Sunday, August 19, 2012

Color and Para Red

In this post I'll talk about a little chemistry regarding color(s) and Synthesis of the Dye Para Red from Aniline

First some info from WIKI:
Para Red (paranitraniline red, Pigment Red 1, C.I. 12070) is a chemical dye. Chemically, the dye is similar to Sudan I. The dye was discovered in 1880 by von Gallois and Ullrich, and was the first azo dye. It dyes cellulose fabrics a brilliant red, but is not very fast. The dye can be washed away easily from cellulose fabrics if not dyed correctly. Throughout making Para Red, the solution will become acidic and basic. Small amounts of byproducts may be left over after the Para Red dye is made that may be acidic or basic, but if made correctly there are little of these and the byproducts have no effect.
In the United Kingdom, the dye is not permitted in food. The UK's Food Standards Agency (FSA) stated that "the Agency’s independent scientific experts have advised that, although there are very limited data available, it would be prudent to assume that it could be a genotoxic carcinogen". [2]
On 21 April 2005, the FSA announced that some batches of Old El Paso dinner kits had been contaminated with the dye, and issued an alert.[2] Also, reported on the 5 May 2005, the dye was found in 35 products which have now been taken off supermarket shelves. The products were mainly cooking sauces, though some are also spices.[3]

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             All procedures were carried out under a hood, all individuals involved wore nitile gloves and safety goggles. Glassware was cleaned, rinsed with deionzed water and if necessary acetone before usage.
            First .7 grams para-Nitroaniline, 15 mL H2O were placed in an Erlenmeyer  flask. The flask was placed onto a hot plate and 3 M HCl was added till everything was completely dissolved. Upon dissolving the solution was cooled in ice water bath (0-5°C) for 10 minutes. Meanwhile a solution of 7 % NaNO2 was prepared by adding .7 grams NaNO2 to 10mL H2O and swirled for 10 minutes with stir bar via the use of the stir function on the hot plate. The heating function was turned off on the hot plate and the solution was kept cool during the period of the stirring.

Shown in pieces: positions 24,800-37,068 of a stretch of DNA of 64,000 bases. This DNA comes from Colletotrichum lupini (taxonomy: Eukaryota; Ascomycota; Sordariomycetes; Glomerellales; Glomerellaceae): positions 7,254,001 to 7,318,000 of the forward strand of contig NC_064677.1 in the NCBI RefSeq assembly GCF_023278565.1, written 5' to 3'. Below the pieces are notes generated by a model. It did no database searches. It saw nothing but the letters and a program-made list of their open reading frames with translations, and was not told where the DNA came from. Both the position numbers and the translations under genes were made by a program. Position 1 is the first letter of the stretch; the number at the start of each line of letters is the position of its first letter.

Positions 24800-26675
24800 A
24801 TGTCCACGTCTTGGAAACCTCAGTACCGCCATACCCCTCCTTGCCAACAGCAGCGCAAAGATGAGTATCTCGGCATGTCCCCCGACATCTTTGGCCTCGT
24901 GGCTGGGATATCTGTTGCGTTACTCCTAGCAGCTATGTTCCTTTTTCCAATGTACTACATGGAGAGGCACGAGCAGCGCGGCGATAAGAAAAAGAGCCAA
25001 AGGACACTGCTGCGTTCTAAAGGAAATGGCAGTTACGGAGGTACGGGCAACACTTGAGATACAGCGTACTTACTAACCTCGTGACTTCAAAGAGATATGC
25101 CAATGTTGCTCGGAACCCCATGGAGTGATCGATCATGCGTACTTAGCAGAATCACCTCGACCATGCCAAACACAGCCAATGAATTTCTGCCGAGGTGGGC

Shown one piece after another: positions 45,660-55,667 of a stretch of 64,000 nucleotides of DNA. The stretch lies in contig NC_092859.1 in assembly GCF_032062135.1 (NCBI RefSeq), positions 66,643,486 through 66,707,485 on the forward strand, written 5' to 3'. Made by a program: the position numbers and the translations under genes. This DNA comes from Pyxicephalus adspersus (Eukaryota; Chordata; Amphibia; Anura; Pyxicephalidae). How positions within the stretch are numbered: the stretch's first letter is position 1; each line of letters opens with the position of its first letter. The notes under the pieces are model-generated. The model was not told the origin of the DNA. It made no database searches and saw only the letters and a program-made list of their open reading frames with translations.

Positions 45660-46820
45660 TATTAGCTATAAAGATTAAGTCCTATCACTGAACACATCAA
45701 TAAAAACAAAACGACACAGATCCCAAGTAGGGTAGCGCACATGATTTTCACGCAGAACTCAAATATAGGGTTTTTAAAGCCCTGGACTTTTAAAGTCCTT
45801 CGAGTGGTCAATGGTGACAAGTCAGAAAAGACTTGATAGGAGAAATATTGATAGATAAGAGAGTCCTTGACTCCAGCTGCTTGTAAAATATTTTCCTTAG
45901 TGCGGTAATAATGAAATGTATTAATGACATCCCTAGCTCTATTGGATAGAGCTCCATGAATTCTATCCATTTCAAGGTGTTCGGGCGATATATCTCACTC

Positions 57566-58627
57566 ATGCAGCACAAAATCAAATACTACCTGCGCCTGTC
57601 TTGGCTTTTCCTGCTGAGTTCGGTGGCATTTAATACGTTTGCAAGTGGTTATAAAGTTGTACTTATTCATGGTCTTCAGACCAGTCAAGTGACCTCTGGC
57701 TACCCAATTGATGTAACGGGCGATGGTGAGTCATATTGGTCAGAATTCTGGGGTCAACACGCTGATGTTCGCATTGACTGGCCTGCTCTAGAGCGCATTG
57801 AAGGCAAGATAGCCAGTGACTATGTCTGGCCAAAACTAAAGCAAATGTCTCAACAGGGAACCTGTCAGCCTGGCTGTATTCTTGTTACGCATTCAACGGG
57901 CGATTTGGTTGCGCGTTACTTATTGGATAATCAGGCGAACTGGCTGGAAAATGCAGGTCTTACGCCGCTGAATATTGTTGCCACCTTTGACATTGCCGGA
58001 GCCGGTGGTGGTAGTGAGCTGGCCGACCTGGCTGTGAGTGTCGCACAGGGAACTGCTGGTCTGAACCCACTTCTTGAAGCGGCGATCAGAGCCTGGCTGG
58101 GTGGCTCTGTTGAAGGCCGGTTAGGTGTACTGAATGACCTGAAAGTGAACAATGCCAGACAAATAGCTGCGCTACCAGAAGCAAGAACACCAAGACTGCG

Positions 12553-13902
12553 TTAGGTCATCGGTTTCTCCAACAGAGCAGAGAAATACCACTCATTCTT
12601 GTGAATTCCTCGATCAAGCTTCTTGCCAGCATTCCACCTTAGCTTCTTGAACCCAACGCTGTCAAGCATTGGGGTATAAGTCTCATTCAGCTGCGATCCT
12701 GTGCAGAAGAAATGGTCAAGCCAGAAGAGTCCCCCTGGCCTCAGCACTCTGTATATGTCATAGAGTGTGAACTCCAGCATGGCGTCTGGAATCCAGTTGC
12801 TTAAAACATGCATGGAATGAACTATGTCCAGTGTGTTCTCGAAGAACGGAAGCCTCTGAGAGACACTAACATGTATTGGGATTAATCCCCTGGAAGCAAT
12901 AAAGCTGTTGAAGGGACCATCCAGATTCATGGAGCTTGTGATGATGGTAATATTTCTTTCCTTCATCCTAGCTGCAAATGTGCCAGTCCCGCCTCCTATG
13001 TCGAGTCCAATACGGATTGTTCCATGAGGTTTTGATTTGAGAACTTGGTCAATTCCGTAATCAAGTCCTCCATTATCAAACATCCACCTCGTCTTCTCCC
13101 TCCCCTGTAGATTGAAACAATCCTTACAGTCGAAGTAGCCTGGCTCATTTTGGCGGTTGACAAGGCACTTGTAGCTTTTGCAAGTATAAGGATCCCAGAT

Next .7 grams KI were weighed and placed in a beaker. Via the use of a pipette 5.0mL of the cold diazonium salt was added to the KI. The mix was swirled till gas evolution decreased and then ceased. The solid was isolated via vacuum filtration with a Hirsch funnel and washed twice with 1mL portions of cold deizonized water. After filtration the product was isolated and kept for a week allowing it to dry.

            In another 50 mL beaker .25 g b-naphthol and 15mL water were heated till about 60-80°C. Next 10% NaOH was added drop wise will all was dissolved. Meanwhile a notch was cut in the wool portion of the fabric (to help with identification). The fabric was soaked in the solution for about 2 minutes, then removed with forceps and patted dry. The fabric was then placed in the cool diazonium salt.
            Once the fabric was removed the remainder of the b-naphthol was chilled till about 5°C. After cooling the remainders of the 2 solutions were mixed together and via the use of a Buchner funnel underwent vacuum filtration. The collected product was washed thoroughly with water. Once the product was collected it was placed in a beaker and allowed to sit for a week to dry. After the products dried the melting point range was observed and analyzed

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